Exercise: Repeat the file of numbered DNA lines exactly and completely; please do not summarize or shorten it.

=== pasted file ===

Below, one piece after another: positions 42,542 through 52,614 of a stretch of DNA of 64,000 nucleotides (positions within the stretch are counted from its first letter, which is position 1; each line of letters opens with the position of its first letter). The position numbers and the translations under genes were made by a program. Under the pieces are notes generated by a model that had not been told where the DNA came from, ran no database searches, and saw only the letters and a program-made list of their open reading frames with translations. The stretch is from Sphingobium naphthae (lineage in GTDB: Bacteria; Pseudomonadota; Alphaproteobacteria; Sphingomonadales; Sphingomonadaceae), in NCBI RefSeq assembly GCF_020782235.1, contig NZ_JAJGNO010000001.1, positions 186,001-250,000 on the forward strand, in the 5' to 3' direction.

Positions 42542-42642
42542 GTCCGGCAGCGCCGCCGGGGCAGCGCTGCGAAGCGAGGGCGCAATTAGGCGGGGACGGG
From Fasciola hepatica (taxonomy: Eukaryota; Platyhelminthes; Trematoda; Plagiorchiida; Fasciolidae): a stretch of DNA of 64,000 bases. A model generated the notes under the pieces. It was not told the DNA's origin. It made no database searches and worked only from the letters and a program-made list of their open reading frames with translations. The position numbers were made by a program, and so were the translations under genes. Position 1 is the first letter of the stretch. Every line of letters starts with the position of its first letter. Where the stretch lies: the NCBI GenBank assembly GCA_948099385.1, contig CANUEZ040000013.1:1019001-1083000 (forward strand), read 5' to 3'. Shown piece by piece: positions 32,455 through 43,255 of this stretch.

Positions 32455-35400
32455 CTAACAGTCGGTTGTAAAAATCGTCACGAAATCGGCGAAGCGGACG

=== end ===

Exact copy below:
Below, one piece after another: positions 42,542 through 52,614 of a stretch of DNA of 64,000 nucleotides (positions within the stretch are counted from its first letter, which is position 1; each line of letters opens with the position of its first letter). The position numbers and the translations under genes were made by a program. Under the pieces are notes generated by a model that had not been told where the DNA came from, ran no database searches, and saw only the letters and a program-made list of their open reading frames with translations. The stretch is from Sphingobium naphthae (lineage in GTDB: Bacteria; Pseudomonadota; Alphaproteobacteria; Sphingomonadales; Sphingomonadaceae), in NCBI RefSeq assembly GCF_020782235.1, contig NZ_JAJGNO010000001.1, positions 186,001-250,000 on the forward strand, in the 5' to 3' direction.

Positions 42542-42642
42542 GTCCGGCAGCGCCGCCGGGGCAGCGCTGCGAAGCGAGGGCGCAATTAGGCGGGGACGGG
From Fasciola hepatica (taxonomy: Eukaryota; Platyhelminthes; Trematoda; Plagiorchiida; Fasciolidae): a stretch of DNA of 64,000 bases. A model generated the notes under the pieces. It was not told the DNA's origin. It made no database searches and worked only from the letters and a program-made list of their open reading frames with translations. The position numbers were made by a program, and so were the translations under genes. Position 1 is the first letter of the stretch. Every line of letters starts with the position of its first letter. Where the stretch lies: the NCBI GenBank assembly GCA_948099385.1, contig CANUEZ040000013.1:1019001-1083000 (forward strand), read 5' to 3'. Shown piece by piece: positions 32,455 through 43,255 of this stretch.

Positions 32455-35400
32455 CTAACAGTCGGTTGTAAAAATCGTCACGAAATCGGCGAAGCGGACG